Elon Musk-owned commercial rocket firm SpaceX along with the National Aeronautics and Space Administration (NASA) Friday launched four astronauts into the International Space Station (ISS). NASA’s SpaceX Crew-2 mission consists of the first-ever crew propelled into orbit by a rocket booster recycled from a previous spaceflight.
The mission consists of four astronauts namely, NASA astronauts Shane Kimbrough and Megan McArthur, JAXA (Japan Aerospace Exploration Agency) astronaut Akihiko Hoshide and ESA (European Space Agency) astronaut Thomas Pesquet. The launch took place at 5:49 am EDT (3:19 pm IST) on Friday from Launch Complex 39A at NASA’s Kennedy Space Center in Florida. It was aired live on NASA TV.
During Crew Dragon’s flight, SpaceX will command the spacecraft from its mission control center in Hawthorne, California, and NASA teams will monitor space station operations throughout the flight from Mission Control Center at the agency’s Johnson Space Center in Houston. The crew is expected to reach ISS on Saturday at 5:10 am following a nearly 23-hour spaceflight in the same Dragon capsule used by SpaceX’s debut crew last May.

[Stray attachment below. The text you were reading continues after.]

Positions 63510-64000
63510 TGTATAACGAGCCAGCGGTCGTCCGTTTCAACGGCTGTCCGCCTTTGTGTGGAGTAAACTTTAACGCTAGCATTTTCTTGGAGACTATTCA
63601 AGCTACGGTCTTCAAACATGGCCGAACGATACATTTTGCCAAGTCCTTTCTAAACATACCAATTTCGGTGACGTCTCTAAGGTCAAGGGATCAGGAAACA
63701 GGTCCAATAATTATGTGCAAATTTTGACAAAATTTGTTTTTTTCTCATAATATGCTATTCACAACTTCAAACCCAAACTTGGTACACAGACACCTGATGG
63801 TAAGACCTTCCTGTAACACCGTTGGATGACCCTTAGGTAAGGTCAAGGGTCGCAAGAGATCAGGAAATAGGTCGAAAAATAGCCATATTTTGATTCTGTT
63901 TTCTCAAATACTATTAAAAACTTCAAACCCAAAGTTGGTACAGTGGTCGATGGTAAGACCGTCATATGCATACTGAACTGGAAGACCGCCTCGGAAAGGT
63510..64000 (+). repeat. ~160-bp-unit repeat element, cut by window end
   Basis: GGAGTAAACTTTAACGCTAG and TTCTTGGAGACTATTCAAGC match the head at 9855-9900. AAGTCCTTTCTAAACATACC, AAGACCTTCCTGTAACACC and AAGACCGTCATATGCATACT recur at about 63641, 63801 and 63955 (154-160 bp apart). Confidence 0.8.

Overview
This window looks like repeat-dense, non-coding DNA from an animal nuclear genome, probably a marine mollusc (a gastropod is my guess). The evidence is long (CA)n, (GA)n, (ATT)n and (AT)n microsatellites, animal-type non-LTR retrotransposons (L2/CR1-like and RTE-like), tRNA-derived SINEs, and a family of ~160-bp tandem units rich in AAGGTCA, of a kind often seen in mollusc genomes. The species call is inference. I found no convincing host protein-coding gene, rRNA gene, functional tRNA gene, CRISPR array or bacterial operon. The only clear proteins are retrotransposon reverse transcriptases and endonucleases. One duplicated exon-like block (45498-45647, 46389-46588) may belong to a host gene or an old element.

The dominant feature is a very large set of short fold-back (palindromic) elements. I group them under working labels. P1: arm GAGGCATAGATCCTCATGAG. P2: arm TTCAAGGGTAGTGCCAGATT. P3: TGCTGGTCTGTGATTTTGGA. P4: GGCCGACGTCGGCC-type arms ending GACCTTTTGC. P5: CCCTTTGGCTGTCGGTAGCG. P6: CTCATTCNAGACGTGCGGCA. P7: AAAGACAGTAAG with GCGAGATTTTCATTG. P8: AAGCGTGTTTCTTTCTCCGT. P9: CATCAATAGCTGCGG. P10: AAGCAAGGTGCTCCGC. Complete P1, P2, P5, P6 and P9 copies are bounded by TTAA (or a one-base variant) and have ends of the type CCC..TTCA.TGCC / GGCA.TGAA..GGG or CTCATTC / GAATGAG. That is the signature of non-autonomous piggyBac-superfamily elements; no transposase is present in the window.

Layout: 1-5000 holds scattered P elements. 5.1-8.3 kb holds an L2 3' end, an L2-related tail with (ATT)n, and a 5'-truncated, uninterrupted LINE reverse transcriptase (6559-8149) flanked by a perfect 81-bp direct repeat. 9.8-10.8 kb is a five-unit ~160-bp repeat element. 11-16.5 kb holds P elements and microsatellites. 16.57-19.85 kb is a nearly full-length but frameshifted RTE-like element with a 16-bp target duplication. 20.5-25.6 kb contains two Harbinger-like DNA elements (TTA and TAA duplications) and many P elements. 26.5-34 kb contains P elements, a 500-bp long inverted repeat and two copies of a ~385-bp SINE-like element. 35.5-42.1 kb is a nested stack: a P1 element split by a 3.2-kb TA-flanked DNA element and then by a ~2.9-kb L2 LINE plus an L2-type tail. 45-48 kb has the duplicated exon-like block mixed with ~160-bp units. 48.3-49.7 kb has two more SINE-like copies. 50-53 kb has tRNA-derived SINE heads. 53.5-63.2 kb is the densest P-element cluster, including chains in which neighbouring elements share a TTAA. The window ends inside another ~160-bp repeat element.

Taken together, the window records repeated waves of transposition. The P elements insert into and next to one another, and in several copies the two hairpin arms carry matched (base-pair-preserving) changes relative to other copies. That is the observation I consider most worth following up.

The latest mission marks the second “operational” space station team to be launched by NASA aboard a Dragon Crew capsule since the US resumed flying astronauts into space from its soil last year, following a nine-year hiatus at the end of the US space shuttle program in 2011. It is also the third crewed flight launched into orbit under NASA’s fledgling public-private partnership with SpaceX.
The Crew-2 members are expected to spend about six months aboard the orbiting space laboratory conducting science experiments and maintenance before returning to Earth after October 31, the US space agency said in a statement. The Crew Dragon spacecraft can stay in orbit for at least 210 days, which is required by NASA.
The four astronauts of the Crew-2 mission will be joining the four members of the Crew-1 mission and spend about five days together on ISS before the Crew-1 team returns to Earth. The Crew-1 mission was sent to ISS in November last year.
The Falcon 9 rocket used in the Crew-2 mission was used to launch the Crew-1 into orbit five months ago, marking the first time a previously flown rocket booster has ever been re-used in a crewed launch. The reusable booster is designed in a way that it flies itself back to Earth safely on separating from the rest of the rocket minutes after launch.
SpaceX has attempted dozens of successful Falcon 9 booster return landings, and the Elon Musk-led firm has refurbished and re-used most of them, some for multiple spaceflights. But all of those flights were only used for carrying cargo.